This blog explains how I keep bees. It works for me, it might not work for you. Use my methods at your own risk. Always wear protective clothing and use a smoker when working bees.

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Saturday, March 22, 2014

Mid March hive report

Pail feeder in the spring. A hive that is not level, shimming the pail to make it level is required. A pail that is not level may leak out.
After polling many of my customers purchasing pollen patties for live colonies. The common theme for winter survival was treating for Varroa in August and hives that were heavy with honey.
 Many beekeepers who lost colonies treated for Varroa late and or the food stores were not adequate for the rigors of this winter. Some beekeepers had adequate food stores early in the fall but lost some of the honey due to robbing of hives in the fall.
 The current cold temperatures are holding back colony expansion in over wintered colonies. The bees have to cover the brood to keep it warm. With the cold more bees have to cover the frames keeping them from expanding the brood nest. As the temperatures warm the bees will be able to occupy a larger area in the hive. The cooler temperatures may impact early spring divides with some divisions coming later or not at all.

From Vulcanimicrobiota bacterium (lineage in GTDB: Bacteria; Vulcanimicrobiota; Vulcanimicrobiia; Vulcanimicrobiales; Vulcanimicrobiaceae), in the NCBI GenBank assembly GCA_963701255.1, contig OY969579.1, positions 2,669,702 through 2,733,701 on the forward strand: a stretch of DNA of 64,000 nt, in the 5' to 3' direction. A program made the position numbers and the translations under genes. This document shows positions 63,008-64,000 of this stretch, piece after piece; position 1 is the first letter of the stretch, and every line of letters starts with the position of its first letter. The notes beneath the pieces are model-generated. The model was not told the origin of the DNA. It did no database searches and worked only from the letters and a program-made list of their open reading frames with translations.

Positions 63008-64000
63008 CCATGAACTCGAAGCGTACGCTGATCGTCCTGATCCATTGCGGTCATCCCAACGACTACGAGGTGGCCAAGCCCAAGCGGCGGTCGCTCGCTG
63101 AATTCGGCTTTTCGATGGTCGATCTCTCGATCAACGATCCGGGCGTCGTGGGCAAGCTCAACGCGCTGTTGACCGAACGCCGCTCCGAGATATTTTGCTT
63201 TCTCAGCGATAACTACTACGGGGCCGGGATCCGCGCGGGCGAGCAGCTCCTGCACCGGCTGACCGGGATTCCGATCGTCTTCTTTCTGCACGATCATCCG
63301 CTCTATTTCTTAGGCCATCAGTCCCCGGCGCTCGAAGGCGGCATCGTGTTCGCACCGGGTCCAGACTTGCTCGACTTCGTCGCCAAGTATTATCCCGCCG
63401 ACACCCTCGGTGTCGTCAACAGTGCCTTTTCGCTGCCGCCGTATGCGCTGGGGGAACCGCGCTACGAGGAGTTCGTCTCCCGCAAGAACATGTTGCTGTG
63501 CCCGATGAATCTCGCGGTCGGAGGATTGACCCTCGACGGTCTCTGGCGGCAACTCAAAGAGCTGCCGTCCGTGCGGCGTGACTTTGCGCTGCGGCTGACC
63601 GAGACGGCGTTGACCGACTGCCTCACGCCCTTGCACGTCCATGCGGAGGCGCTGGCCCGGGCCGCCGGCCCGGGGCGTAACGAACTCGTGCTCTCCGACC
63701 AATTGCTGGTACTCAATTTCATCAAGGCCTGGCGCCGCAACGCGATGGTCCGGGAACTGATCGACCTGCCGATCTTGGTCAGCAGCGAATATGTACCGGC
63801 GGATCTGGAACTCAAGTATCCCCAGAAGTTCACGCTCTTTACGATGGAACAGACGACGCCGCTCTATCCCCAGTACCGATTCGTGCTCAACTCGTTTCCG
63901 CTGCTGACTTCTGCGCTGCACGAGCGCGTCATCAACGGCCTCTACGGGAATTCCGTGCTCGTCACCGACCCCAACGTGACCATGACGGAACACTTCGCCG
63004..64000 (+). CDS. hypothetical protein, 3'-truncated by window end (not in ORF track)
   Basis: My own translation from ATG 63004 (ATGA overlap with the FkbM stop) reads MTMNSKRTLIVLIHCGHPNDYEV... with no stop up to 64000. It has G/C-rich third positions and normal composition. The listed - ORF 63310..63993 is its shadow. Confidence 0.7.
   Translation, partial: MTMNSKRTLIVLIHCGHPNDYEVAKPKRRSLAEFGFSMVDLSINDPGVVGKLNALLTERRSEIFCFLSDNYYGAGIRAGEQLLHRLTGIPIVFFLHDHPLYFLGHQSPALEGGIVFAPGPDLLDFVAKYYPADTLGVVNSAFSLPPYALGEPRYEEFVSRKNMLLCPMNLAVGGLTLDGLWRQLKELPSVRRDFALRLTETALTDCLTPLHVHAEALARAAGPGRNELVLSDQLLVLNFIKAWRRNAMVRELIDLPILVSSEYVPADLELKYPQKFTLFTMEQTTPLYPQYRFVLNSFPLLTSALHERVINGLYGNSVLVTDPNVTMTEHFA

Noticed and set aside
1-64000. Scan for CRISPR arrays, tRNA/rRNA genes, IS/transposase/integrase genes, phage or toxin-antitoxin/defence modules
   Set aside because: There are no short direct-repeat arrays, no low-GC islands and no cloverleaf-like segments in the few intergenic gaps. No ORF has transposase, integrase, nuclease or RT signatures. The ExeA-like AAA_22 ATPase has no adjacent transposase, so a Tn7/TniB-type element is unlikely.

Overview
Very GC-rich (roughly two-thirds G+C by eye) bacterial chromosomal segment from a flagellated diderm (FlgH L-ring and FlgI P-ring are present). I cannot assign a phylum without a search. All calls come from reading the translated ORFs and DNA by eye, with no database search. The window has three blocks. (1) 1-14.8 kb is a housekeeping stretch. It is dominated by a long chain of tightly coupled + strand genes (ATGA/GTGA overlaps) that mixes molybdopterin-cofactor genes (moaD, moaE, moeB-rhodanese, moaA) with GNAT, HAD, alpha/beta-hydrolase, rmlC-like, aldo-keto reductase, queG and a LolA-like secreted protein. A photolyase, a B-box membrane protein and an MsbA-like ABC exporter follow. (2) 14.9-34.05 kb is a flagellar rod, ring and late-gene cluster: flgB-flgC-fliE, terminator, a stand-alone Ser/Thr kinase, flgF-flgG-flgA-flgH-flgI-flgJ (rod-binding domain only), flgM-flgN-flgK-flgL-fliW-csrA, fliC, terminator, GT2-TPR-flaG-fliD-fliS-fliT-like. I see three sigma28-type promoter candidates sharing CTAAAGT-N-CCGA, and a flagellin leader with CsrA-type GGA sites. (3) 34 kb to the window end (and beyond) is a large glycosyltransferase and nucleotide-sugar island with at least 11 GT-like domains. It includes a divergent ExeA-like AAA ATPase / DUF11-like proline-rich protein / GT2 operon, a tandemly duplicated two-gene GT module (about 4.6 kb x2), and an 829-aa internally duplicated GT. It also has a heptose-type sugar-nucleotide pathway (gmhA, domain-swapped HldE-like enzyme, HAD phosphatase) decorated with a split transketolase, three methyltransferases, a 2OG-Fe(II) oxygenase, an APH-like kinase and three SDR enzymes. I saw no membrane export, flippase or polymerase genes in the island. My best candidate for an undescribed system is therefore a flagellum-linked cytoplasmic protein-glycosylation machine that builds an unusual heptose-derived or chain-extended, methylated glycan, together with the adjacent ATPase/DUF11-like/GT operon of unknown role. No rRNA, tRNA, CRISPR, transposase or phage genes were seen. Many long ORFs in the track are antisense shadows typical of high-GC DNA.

To help the colonies build up, pollen patties should be on and if needed, feeding can start pretty much anytime.
 One thing about spring feeding. Beekeepers should only feed as needed. A big mistake some beekeepers make in the spring, is feed pail after pail of syrup, this can fill up the hive with syrup leaving no place for the queen to lay. Obviously, if starting a new colony and drawing out new foundation, continuous feeding is required from the time the bees are installed until at least mid June.